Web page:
5. Read, Read, Read
    Reading is one of the most basic forms of learning that we have.  Aside from direct communication, hands-on learning, and personal experience, reading is one of the fundamentals of our base of knowledge.  Without reading, our comprehension and understanding can be limited and stunted.  Reading delves into the mind of an author and forces us to walk in the shoes of another individual.  Whether it is fiction or non-fiction, there is a wealth of knowledge just beyond the edge of our own imagination.

    We are often thrust into mainstream literature but so much can be learned from lesser-known independent authors.  Read the reviews of new authors for their wealth of knowledge and experience can elicit hidden inspiration within yourself.  Multicultural literature is another important genre to read for it allows deeper understanding of cultures, traditions, histories, and particular traits that would otherwise baffle those who are unfamiliar.  Broadening your reading horizons opens up doors of new opportunities to learn and grow far beyond yourself.
  6. Brainstorming and Mind Mapping

    Remember the Venn Diagrams we learned in school?  These tools can assist an individual to think logically.  When is the last time you wrote an outline to a story or paper?  I remember in high school the concept of writing an outline for a paper was essential and mandatory.  As an adult, however, writing an outline went out the window as time constraints squeezed every minute out of me to where I run through the paper in a logical sequence without an outline.  Are outlines still important?  Of course!  Especially if you are having difficulty putting down the logical sequence of events within a story or a paper.  Outlines force you to think objectively.  Sometimes taking a step back reverting to rudimentary basics will help ease the strain that anxiety creates which inevitably prohibits clear thought and progression.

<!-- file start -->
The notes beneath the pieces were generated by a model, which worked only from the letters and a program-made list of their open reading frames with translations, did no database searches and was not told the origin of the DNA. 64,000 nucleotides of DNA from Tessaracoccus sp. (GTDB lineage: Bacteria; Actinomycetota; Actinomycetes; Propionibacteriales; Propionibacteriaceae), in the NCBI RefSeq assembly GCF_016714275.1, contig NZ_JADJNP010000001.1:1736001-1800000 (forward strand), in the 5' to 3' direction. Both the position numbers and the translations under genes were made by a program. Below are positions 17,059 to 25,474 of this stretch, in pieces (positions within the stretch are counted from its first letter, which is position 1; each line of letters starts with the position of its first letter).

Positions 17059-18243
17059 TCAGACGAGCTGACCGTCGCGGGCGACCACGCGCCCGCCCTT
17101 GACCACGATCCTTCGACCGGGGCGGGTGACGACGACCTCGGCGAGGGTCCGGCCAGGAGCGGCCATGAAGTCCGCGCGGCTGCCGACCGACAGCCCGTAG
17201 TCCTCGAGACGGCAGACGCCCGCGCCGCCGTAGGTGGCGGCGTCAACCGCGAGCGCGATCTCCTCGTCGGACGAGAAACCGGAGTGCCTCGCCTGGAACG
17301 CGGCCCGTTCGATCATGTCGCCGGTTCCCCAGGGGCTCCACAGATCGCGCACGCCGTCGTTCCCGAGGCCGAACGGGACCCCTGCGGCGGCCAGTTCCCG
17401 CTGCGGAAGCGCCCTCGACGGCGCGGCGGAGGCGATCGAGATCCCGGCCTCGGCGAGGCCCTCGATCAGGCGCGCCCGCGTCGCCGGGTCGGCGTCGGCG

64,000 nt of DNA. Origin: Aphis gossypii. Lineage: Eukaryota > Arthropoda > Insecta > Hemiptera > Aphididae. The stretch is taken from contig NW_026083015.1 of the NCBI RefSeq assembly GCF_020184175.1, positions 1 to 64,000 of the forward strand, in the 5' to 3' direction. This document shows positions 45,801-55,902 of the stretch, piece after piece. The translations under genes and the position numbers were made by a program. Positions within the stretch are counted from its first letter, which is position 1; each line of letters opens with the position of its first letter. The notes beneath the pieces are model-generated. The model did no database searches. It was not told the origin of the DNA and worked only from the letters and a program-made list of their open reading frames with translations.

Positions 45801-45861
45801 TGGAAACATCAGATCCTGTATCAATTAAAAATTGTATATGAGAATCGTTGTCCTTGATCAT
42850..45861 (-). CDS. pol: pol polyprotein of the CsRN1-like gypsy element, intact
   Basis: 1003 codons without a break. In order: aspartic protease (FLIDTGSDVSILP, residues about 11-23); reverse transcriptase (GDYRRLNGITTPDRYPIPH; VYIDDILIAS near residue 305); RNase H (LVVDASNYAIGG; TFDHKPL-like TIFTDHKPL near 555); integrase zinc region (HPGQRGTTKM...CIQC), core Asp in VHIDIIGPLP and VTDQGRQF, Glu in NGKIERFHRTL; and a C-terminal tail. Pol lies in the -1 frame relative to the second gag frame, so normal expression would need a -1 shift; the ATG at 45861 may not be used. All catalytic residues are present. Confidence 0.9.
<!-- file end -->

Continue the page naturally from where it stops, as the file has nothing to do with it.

There are a lot of mind-mapping tools that will also assist in the organization of thoughts and ideas.  There is also software and applications you can use to organize your thoughts and ideas.   mindmeister is one of many programs that make brainstorming easy.
  7. Quotes, Poetry, Art, Music

    Creatives in general feed off of each other and it is in my humble opinion that if we were stuck with only music, only visual art, or only the written word, our imaginations would be limited.  Inspirational quotes, particular poems, art in its various forms, and music can incite thought and reflection.  Incorporating various mediums into your writing can embellish the work and reinforce the emotional qualities within your writing.  I personally have countless playlists and particular songs that I listen to depending upon which book I'm currently working on.  I imagine it as a soundtrack to my dreams that carries with it the mood that spills onto the pages like a sudden downpour of rain.  Images can also elicit emotion in conjunction with writing for it enables the reader to explore a different gateway into the author's mind.

    Try reading a poem.  My personal favorite is 'The Brook' by Alfred Tennyson.  After reading that particular poem do a google search and find an image that best suits the poem.  Did you see any others that caught your interest but do not pertain to that particular poem?  Take that image, and write your own poem.